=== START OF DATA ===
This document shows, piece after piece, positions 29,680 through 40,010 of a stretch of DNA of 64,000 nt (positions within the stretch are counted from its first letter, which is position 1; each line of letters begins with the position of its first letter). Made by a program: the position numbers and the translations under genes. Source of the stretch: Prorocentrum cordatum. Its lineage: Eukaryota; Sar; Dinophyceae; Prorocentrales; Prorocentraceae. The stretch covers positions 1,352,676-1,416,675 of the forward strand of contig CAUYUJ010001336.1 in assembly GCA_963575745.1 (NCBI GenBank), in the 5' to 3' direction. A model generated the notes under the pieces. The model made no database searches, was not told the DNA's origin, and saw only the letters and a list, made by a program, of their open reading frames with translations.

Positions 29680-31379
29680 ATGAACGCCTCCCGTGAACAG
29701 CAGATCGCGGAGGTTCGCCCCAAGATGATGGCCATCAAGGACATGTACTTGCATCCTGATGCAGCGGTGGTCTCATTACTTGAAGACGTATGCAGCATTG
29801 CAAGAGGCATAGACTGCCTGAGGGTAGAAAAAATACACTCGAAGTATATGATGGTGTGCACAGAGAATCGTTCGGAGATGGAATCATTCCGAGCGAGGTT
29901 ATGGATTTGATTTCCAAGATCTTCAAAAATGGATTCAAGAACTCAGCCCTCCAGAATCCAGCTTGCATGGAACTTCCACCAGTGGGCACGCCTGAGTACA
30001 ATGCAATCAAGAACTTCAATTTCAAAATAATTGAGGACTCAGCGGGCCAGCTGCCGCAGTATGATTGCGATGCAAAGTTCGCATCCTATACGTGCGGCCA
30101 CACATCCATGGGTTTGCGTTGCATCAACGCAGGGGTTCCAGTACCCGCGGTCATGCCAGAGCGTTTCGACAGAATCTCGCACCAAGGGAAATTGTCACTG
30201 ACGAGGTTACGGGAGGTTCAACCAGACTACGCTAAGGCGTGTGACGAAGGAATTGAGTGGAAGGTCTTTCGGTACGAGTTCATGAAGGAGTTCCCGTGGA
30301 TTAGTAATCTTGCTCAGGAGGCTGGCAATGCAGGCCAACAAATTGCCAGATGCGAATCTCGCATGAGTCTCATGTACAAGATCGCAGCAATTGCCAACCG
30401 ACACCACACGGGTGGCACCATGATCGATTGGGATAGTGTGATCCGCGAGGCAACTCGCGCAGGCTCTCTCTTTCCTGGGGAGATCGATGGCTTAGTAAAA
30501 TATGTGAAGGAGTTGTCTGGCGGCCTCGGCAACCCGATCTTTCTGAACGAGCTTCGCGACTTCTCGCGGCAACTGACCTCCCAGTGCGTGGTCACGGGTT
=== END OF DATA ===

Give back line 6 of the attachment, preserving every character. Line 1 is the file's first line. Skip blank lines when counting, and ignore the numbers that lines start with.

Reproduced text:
29901 ATGGATTTGATTTCCAAGATCTTCAAAAATGGATTCAAGAACTCAGCCCTCCAGAATCCAGCTTGCATGGAACTTCCACCAGTGGGCACGCCTGAGTACA